Defense

October 28, 2013

Holloman tests new warhead on high-speed track

Army SFC Tyrone C. Marshall Jr.
American Forces Press Service

The Defense Department announced Oct. 24 the successful testing of an advanced conventional precision effects warhead, a critical part of a national effort to establish a conventional prompt strike capability. This capability will contribute to the country to defend its interests with precision weapons at hypersonic speeds.

During an interview with American Forces Press Service, Susan Hurd, special assistant to the director of strategic warfare, called the test a significant technology development advancement.

“The successful execution of this high-speed sled test of a Kinetic Energy Projectile warhead was a necessary step in the progression to a conventional prompt strike capability,” she said. “Now that we’ve demonstrated that the warhead functions in a flight representative environment we’re one important step closer to that goal.”

“High performance computer modeling and simulation as well as a series of small scale and static tests have already been done on this warhead,” Hurd said. “But in order to assess its performance in flight conditions you have to do the dynamic test ? you have to do the sled test.

Hurd emphasized this test was “critical” in order to subject the warhead to the “dynamic environment it would see in flight.”

“The sled test was designed to be representative of conditions of flight and target engagement for the warhead,” she said.

The 846th Test Squadron conducted the successful test at the Holloman High Speed Test Track, located on Holloman Air Force Base, N.M.. Hurd noted that the Lawrence Livermore National Laboratory was responsible for the design and development of the warhead itself, while the event was managed by the U.S Air Force Space and Missile Systems Center

Holloman High Speed Test Track also fielded a wide range of diagnostics and instrumentation to collect data and designed the sled train that was used to push the warhead down the track to extremely high velocity, she added.

During the test, according to Hurd, the sled train exceeded 3,500 feet-per-second ? greater than Mach 3 or three times the speed of sound.

In addition to testing the warhead under the dynamic conditions of flight, a second objective, Hurd noted, was to collect data to “update and verify our computer modeling and simulation codes that enable us to predict warhead performance”. This program used high performance computers to design the very complex warhead.

The data collected during this test will be applicable to all CPGS concepts under consideration, according to the DOD news release.

“The CPGS program is focused on developing technologies in support of developing a future concept,” she said.

Hurd emphasized that the CPGS technology development and demonstration program is using a nationally integrated team.”We’re working across all the military services,” she said. “We’re working with Department of Energy and DOD laboratories and agencies like the Defense Advanced Research Projects Agency. Experts from all over the country are working together to develop a conventional prompt strike capability for the nation.”




All of this week's top headlines to your email every Friday.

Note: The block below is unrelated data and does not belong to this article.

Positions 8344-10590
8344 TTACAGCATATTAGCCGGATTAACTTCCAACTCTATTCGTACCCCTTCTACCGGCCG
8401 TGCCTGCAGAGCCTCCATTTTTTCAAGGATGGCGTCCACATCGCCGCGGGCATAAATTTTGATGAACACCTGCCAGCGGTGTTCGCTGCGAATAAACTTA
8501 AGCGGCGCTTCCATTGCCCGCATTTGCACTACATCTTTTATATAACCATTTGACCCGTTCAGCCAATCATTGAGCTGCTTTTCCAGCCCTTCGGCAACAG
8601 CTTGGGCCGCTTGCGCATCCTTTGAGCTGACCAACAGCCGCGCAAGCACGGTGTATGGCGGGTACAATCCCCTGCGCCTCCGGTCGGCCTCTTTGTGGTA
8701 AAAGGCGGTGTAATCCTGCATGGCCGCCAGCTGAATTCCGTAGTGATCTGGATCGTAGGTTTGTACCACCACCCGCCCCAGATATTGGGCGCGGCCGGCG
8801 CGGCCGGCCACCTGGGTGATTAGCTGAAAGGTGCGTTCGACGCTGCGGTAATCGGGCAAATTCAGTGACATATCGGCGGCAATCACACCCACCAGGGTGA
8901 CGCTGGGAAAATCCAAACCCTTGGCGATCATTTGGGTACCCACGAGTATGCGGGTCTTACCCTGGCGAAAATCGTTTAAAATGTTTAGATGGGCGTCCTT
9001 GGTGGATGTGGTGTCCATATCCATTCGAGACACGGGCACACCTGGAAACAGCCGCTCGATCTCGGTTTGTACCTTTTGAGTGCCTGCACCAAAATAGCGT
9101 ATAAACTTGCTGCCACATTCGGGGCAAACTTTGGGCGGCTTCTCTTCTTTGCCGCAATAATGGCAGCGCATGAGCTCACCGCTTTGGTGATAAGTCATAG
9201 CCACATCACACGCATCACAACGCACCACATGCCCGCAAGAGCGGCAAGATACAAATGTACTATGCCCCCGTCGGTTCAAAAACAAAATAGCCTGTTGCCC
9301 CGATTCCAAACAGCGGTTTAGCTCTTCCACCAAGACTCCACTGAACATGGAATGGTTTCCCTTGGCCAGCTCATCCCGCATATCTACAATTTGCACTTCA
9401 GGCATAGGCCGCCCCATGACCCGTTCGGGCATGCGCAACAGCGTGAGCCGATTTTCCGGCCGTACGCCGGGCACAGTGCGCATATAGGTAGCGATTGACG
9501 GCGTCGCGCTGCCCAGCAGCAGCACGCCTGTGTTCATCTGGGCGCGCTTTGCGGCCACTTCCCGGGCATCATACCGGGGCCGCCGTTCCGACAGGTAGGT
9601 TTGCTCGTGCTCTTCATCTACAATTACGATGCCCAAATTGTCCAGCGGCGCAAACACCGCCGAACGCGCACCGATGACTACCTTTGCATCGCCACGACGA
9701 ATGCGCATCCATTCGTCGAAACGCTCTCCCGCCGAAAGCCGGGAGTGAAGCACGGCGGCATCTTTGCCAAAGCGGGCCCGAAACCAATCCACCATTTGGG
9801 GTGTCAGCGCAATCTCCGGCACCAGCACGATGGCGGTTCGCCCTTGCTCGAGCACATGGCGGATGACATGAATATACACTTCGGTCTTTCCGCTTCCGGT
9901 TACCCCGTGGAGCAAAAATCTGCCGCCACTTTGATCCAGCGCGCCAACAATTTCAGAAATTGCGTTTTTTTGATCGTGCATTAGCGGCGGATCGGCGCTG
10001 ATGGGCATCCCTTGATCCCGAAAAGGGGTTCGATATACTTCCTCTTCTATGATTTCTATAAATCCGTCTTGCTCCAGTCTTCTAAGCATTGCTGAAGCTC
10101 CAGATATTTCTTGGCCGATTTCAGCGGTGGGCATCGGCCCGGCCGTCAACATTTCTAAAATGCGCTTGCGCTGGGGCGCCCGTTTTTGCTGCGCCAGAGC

Headlines November 26, 2014

News: When Hagel leaves, new SecDef faces big questions about the military’s futureĀ - President Obama’s new pick to run the Pentagon will face a dizzying set of challenges affecting the Defense Department’s mission, budget and culture. Who will be the next Secretary of Defense?- Following the Nov. 24 surprise announcement from the White House, the...
 
 

News Briefs November 26, 2014

Navy to decommission two more ships in Puget Sound The Navy recently decommissioned the guided missile frigate USS Ingraham at Everett, Wash. It will be towed to Bremerton and scrapped. The Daily Herald reports the Navy also plans to decommission another ship at the Everett homeport and also one stationed in Bremerton. Naval Station Everett...
 
 

NASA airborne campaigns tackle climate questions from Africa to Arctic

NASA photograph The DC-8 airborne laboratory is one of several NASA aircraft that will fly in support of five new investigations into how different aspects of the interconnected Earth system influence climate change. NASA photograph The DC-8 airborne laboratory is one of several NASA aircraft that will fly in support of five new investigations into...
 

 
Air Force photograph by Rick Goodfriend

16T Pitch Boom reactivated to support wind tunnel tests

Air Force photograph by Rick Goodfriend The Pitch Boom at the AEDC 16-foot transonic wind tunnel (16T) was recently reactivated. This model support system is used in conjunction with a roll mechanism to provide a combined pitch...
 
 

Northrop Grumman supports U.S. Air Force Minuteman missile test launch

Northrop Grumman recently supported the successful flight testing of the U.S. Air Force’s Minuteman III intercontinental ballistic missile weapon system. The operational flight test was conducted as part of the Air Force Global Strike Command’s Force Development Evaluation Program. This program demonstrates and supports assessment of the accuracy, availability and reliability of the...
 
 
army-detector

Scientists turn handheld JCAD into a dual-use chemical, explosives detector

Scientists at the U.S. Army Edgewood Chemical Biological Center at Aberdeen Proving Ground, Md., proved it is possible to teach an old dog new tricks by adding the ability to detect explosive materials to the Joint Chemical Age...
 




0 Comments


Be the first to comment!


Leave a Reply

Your email address will not be published. Required fields are marked *

You may use these HTML tags and attributes: <a href="" title=""> <abbr title=""> <acronym title=""> <b> <blockquote cite=""> <cite> <code> <del datetime=""> <em> <i> <q cite=""> <strike> <strong>